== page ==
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Between a rock and a hard place - navigating the challenges of conflicting employment rights in the workplace

Wednesday 8 March | 9:00am – 10:00am GMT
Thursday 23 March |2:30pm – 5:30pm GMT

Please join members of the DLA Piper employment team for a two part training programme, using a case study to examine the legal and practical challenges of navigating conflicting rights in the workplace.

Part one in our series will be delivered remotely on Wednesday 8 March (9:00am – 10:00am GMT). The session will consider the legal and logistical challenges for employers arising out of a dispute in the workplace where one employee is relying on the protected characteristic of gender reassignment and another employee is relying on the protected characteristic of religion or belief.

The second part in our series will be held in person on Thursday 23 March (2:30pm – 5:30pm GMT) as a mock Employment Tribunal hearing providing participants the opportunity to experience how a Tribunal hearing operates. The session will be hosted at DLA Piper’s London office in collaboration with leading barristers from Littleton Chambers. Places are limited and subject to availability.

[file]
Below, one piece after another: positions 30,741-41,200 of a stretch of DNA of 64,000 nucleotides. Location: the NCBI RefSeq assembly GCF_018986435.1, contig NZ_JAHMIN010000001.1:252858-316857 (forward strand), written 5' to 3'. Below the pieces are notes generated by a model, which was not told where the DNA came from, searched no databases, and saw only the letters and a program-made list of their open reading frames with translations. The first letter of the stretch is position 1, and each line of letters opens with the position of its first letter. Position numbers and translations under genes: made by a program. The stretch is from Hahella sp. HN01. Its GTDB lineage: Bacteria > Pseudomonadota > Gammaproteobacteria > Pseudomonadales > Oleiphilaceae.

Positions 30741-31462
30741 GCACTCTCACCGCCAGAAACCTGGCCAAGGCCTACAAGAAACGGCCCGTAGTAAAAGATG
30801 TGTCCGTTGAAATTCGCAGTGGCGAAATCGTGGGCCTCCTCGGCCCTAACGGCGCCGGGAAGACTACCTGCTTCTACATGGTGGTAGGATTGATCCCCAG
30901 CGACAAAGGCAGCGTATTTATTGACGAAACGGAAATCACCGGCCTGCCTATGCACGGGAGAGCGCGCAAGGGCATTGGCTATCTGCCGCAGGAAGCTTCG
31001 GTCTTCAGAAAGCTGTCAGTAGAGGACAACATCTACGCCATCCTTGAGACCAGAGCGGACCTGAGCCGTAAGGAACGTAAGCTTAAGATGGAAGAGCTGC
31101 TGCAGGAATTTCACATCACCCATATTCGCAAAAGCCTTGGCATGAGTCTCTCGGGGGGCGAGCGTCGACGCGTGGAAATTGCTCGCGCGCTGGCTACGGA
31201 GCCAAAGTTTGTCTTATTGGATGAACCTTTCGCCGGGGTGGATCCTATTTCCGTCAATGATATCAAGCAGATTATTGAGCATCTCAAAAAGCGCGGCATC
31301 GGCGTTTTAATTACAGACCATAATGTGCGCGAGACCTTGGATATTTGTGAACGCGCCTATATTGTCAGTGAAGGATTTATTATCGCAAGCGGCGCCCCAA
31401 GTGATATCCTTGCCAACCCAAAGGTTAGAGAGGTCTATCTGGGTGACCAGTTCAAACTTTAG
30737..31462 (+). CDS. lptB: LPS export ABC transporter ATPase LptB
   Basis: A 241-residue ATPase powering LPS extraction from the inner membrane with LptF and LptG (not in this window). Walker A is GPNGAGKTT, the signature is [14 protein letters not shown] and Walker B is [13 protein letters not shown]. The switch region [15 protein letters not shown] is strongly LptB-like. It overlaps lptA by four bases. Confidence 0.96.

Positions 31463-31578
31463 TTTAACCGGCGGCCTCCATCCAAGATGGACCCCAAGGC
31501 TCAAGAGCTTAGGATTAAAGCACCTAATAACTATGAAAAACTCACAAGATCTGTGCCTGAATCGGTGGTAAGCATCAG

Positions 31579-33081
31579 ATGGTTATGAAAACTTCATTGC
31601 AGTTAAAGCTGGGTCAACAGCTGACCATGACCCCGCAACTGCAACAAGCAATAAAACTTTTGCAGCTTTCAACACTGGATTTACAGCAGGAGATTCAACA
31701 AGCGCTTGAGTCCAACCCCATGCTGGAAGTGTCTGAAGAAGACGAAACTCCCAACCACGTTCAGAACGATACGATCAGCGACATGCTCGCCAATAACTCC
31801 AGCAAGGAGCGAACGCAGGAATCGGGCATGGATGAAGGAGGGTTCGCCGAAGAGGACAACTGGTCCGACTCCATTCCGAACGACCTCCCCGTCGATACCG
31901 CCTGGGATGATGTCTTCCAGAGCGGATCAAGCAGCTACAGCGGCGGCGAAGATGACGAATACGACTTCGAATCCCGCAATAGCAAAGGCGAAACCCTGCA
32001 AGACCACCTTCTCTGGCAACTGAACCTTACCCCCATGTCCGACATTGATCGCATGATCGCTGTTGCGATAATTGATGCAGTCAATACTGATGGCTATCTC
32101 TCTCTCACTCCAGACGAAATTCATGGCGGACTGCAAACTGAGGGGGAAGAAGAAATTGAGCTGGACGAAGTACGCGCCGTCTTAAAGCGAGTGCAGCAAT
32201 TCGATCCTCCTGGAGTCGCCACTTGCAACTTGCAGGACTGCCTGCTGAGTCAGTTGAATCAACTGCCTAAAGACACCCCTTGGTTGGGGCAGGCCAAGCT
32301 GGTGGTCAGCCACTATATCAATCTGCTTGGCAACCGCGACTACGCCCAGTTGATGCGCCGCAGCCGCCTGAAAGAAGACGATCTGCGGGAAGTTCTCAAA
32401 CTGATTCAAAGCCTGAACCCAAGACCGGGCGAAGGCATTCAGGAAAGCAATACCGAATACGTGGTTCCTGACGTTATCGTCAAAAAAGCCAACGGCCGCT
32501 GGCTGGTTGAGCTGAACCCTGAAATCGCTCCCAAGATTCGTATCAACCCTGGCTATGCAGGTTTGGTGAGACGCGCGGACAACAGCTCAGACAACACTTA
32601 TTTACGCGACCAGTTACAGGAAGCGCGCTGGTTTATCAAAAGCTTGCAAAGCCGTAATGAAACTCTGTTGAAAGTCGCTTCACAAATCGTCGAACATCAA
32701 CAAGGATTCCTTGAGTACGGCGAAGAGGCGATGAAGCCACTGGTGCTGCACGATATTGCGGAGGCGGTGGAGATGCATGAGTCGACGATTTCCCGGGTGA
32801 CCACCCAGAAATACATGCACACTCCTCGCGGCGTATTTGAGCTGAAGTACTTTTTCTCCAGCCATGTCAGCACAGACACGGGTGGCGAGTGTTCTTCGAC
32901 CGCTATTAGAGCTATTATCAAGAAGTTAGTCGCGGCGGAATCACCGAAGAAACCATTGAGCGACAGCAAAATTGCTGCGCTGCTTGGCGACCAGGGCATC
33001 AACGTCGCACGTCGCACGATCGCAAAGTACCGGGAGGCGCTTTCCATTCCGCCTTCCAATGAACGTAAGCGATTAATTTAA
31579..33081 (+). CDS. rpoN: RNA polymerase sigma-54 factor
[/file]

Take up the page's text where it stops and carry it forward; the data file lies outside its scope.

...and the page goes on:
At the end of this series, employers will be better equipped to develop effective and proactive people strategies to mitigate the legal, business and reputational risks in this notoriously difficult and divisive area of workplace dispute.

The series will cover the following topics:

  • The importance of clear and comprehensive workplace policies that are properly communicated to staff, including respect in the workplace, grievance, disciplinary and social media policies;
  • Ensuring that training is up to date, effective and regularly refreshed;
  • Identifying who is protected by gender reassignment;
  • The importance of not making assumptions, managing expectations and protecting confidentiality when working with people protected on grounds of gender reassignment;
  • Assessing those beliefs that qualify for protection under discrimination law as philosophical beliefs;
  • Taking disciplinary action when an employee is unreasonably manifesting a philosophical belief rather than just holding that belief;
  • Managing overlapping grievance and disciplinary processes;
  • Good practice when conducting workplace investigations, including when it is appropriate to protect confidentiality; and 
  • Managing internal communications and not acting in such a way as is likely to destroy or damage the relationship of trust and confidence in the workplace.

Please contact Aaron Woodley with questions.